The left-armer played in the first three ODIs in Zimbabwe and produced excellent figures of 2-12 from seven overs in the second match of the series in Harare, as England took victory in all four matches.
While Giles is primarily regarded as a bowler, he joined an elite list of England all-rounders during the third Test against South Africa. His innings of 31 not out at Cape Town meant he became the ninth English player to reach the double of 1,000 runs and 100 wickets in Test cricket.
England went on to win the series 2-1 and although they were beaten 4-1 in the one-day series, Giles ended the winter on a positive note with his highest ODI score of 41 at Centurion during a 104-run stand with Kevin Pietersen for the seventh wicket.
A hip injury ruled him out of the home series with Bangladesh in 2005, but he recovered in time to take part in the latter stages of England's NatWest Series campaign, bowling extremely economically despite taking only one wicket.
His big moment of the series was to come with the bat in a dramatic final with Australia at Lord's.
Needing three runs off the last ball to win, the spinner managed to get the two required to earn a tie - and a share of the trophy - a feat that had looked near impossible when England were 33 for five chasing the Aussies' 196.
Giles was one of the players to come under fire when England lost the opening game of the Ashes series but his critics were made to eat their words at his home ground Edgbaston where his five wickets helped earn a dramatic two-run win.
After a drawn Test at Old Trafford, England then went 2-1 up at Trent Bridge and it was Giles who held his nerve to hit the winning runs to secure a three-wicket win after the hosts had wobbled chasing 129 for victory.
Giles continued his form with the bat in the last Test of the series at The Brit Oval with scores of 32 and 59 as England secured the Ashes with a draw.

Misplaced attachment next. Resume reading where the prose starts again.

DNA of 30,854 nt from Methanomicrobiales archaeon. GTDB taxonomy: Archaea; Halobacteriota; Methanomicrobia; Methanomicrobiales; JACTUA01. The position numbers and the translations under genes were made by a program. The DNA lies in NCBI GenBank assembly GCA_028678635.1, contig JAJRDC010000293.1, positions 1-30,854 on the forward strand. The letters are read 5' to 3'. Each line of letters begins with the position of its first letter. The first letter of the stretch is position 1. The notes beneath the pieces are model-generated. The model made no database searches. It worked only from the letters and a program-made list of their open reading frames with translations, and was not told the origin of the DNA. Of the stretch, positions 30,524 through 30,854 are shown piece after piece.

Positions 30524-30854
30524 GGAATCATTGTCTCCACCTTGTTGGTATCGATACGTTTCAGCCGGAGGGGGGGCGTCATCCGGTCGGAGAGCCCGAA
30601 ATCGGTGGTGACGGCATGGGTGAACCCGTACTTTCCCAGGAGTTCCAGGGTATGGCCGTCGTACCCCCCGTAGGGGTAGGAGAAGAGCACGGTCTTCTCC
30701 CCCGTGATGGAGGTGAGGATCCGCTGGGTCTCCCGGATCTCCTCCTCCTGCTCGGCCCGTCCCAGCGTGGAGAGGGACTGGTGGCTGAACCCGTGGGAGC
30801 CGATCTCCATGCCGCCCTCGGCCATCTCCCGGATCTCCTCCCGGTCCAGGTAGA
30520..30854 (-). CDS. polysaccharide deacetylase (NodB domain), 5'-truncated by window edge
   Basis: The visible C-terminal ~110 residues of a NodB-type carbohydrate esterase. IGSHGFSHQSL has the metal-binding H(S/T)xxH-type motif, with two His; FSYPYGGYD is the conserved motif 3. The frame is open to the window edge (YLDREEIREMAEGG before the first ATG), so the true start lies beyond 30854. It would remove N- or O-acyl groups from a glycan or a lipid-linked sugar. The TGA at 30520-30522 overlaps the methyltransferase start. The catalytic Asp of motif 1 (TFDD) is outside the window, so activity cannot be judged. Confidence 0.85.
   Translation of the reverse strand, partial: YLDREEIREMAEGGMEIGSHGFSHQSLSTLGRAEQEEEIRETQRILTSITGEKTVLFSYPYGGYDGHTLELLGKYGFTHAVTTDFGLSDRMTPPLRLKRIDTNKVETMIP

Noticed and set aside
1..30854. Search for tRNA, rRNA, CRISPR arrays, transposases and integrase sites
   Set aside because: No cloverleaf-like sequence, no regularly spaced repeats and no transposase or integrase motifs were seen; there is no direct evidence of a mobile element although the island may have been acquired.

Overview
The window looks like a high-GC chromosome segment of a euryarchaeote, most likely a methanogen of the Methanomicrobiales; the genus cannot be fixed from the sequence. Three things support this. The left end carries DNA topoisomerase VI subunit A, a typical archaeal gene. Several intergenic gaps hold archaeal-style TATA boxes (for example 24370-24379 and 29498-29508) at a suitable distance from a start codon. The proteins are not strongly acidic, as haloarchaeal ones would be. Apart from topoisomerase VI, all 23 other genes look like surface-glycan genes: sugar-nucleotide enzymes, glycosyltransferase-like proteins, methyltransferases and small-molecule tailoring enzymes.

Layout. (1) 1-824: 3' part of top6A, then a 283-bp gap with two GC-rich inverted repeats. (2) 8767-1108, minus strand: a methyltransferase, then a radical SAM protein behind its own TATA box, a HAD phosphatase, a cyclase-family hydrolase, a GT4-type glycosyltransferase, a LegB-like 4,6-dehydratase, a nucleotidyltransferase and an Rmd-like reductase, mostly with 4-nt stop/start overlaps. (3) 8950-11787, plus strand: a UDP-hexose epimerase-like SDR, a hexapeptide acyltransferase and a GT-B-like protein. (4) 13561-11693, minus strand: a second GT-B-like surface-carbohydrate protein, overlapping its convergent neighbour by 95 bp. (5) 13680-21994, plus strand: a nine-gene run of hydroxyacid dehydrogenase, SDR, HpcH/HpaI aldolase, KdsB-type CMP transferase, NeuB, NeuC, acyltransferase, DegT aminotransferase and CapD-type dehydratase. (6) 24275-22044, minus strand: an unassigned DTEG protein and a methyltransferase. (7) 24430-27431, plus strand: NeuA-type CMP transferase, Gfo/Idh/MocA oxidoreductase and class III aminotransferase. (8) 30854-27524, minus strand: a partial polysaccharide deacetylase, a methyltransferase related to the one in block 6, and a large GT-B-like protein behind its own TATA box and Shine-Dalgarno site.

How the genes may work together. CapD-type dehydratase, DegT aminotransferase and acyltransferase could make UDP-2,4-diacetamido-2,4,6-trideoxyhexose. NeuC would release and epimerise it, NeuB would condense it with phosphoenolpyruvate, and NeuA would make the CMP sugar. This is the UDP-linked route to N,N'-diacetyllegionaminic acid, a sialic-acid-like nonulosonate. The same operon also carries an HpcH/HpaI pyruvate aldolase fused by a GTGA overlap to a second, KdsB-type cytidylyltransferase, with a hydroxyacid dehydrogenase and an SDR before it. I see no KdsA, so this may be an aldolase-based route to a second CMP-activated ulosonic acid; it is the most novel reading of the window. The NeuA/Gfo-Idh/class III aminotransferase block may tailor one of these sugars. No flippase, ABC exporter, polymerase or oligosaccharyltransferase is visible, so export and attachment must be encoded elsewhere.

During his second-innings knock he shared a crucial 109-run stand with Kevin Pietersen that put the match beyond the reach of Australia.
Also during the 2005 summer he played in the C&G Trophy final and took an outstanding running catch on the boundary to dismiss Pietersen but it was not enough to prevent a Warwickshire defeat.
Giles headed off to Pakistan in the winter looking to repeat his previous success but it proved to be a frustrating tour. The conditions provided little assistance for the finger spinners and Giles took three wickets in the first two Tests before a recurrence of his hip injury forced him to miss the third game in Lahore and return home for surgery.
While recuperating from his hip operation Giles was awarded an MBE in the New Year's Honours List and was then named in the England squad to tour India in 2006 but had to withdraw before the England team travelled.
He struggled with hip and groin injuries throughout the 2006 domestic season but recovered in time to be picked for the 2006/7 Ashes tour.
He was also awarded an ECB 12-month central contract until the end of the 2007 season.
Giles travelled to India to continue his recovery with the England one-day squad who took part in the ICC Champions Trophy.
He played in the first two Tests of the 2006/7 Ashes series before flying home to be with his ill wife Stine.
He was selected in England’s provisional 30-man squad for the 2007 World Cup but did not make the final 15.
Appointed Warwickshire vice-captain for the 2007 season but in August he announced his retirement due to chronic injury, and next month was unveiled as the new director of cricket at Edgbaston.